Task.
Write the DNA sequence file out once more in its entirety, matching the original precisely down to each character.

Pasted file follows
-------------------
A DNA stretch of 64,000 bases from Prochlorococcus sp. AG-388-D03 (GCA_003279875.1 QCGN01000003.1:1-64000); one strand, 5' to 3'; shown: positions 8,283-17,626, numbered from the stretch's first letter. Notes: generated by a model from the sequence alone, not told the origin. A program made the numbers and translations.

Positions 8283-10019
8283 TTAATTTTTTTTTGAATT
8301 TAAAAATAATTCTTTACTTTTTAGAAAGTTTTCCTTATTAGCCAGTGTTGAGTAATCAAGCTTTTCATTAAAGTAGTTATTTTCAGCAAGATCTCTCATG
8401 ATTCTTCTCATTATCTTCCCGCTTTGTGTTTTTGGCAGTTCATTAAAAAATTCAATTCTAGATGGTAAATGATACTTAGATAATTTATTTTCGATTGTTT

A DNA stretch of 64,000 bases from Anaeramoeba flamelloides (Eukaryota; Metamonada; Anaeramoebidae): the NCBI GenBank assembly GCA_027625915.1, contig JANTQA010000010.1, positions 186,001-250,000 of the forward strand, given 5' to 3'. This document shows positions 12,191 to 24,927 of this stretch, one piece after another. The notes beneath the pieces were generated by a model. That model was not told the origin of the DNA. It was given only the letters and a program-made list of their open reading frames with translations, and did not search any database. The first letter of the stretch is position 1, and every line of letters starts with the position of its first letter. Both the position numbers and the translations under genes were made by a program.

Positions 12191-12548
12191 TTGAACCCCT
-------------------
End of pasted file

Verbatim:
A DNA stretch of 64,000 bases from Prochlorococcus sp. AG-388-D03 (GCA_003279875.1 QCGN01000003.1:1-64000); one strand, 5' to 3'; shown: positions 8,283-17,626, numbered from the stretch's first letter. Notes: generated by a model from the sequence alone, not told the origin. A program made the numbers and translations.

Positions 8283-10019
8283 TTAATTTTTTTTTGAATT
8301 TAAAAATAATTCTTTACTTTTTAGAAAGTTTTCCTTATTAGCCAGTGTTGAGTAATCAAGCTTTTCATTAAAGTAGTTATTTTCAGCAAGATCTCTCATG
8401 ATTCTTCTCATTATCTTCCCGCTTTGTGTTTTTGGCAGTTCATTAAAAAATTCAATTCTAGATGGTAAATGATACTTAGATAATTTATTTTCGATTGTTT

A DNA stretch of 64,000 bases from Anaeramoeba flamelloides (Eukaryota; Metamonada; Anaeramoebidae): the NCBI GenBank assembly GCA_027625915.1, contig JANTQA010000010.1, positions 186,001-250,000 of the forward strand, given 5' to 3'. This document shows positions 12,191 to 24,927 of this stretch, one piece after another. The notes beneath the pieces were generated by a model. That model was not told the origin of the DNA. It was given only the letters and a program-made list of their open reading frames with translations, and did not search any database. The first letter of the stretch is position 1, and every line of letters starts with the position of its first letter. Both the position numbers and the translations under genes were made by a program.

Positions 12191-12548
12191 TTGAACCCCT